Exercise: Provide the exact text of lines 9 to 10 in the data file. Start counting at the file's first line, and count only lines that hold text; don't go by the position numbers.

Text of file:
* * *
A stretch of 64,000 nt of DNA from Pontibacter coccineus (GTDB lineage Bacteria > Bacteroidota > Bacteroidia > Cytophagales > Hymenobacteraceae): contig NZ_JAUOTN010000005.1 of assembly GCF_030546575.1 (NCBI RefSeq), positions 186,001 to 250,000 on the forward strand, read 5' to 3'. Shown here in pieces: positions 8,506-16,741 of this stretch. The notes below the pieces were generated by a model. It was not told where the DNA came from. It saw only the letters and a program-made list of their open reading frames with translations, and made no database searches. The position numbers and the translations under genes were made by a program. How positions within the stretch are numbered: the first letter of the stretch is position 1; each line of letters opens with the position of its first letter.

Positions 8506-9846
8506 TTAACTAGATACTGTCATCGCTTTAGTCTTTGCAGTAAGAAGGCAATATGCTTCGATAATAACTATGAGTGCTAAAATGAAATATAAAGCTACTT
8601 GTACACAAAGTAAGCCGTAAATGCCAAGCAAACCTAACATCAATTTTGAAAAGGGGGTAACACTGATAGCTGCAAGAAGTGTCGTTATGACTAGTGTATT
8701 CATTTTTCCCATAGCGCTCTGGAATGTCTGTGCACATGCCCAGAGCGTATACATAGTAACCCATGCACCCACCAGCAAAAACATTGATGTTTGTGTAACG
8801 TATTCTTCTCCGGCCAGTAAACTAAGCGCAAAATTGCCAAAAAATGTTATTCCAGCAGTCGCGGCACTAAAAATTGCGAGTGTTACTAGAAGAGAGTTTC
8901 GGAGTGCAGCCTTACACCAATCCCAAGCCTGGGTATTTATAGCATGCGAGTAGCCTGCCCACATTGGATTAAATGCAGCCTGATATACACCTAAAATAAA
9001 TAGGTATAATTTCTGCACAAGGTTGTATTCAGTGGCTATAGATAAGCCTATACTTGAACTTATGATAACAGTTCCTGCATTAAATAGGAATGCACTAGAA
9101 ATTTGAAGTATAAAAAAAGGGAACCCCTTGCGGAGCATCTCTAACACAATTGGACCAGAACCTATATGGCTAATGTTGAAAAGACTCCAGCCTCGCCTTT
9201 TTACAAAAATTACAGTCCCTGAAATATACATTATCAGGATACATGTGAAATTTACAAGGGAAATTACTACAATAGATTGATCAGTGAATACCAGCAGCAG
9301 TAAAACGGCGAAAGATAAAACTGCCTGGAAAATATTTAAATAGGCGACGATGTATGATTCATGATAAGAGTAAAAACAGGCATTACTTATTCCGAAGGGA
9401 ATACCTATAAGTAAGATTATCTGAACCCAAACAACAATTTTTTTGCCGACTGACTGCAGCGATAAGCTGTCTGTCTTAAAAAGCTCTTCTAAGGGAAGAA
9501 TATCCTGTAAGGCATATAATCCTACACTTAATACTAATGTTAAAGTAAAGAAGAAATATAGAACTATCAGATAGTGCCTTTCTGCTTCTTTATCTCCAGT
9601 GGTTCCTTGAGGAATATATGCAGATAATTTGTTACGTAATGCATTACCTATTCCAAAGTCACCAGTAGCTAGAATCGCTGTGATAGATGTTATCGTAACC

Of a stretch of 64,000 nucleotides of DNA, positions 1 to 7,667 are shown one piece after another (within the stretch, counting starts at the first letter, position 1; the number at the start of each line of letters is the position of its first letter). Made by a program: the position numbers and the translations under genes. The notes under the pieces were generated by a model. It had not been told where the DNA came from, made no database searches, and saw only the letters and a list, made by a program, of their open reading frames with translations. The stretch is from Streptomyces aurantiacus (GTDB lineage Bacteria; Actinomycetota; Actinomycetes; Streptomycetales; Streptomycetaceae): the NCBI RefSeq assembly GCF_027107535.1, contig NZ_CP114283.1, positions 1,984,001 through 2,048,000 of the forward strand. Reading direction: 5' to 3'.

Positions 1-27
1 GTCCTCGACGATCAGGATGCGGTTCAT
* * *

9101 ATTTGAAGTATAAAAAAAGGGAACCCCTTGCGGAGCATCTCTAACACAATTGGACCAGAACCTATATGGCTAATGTTGAAAAGACTCCAGCCTCGCCTTT
9201 TTACAAAAATTACAGTCCCTGAAATATACATTATCAGGATACATGTGAAATTTACAAGGGAAATTACTACAATAGATTGATCAGTGAATACCAGCAGCAG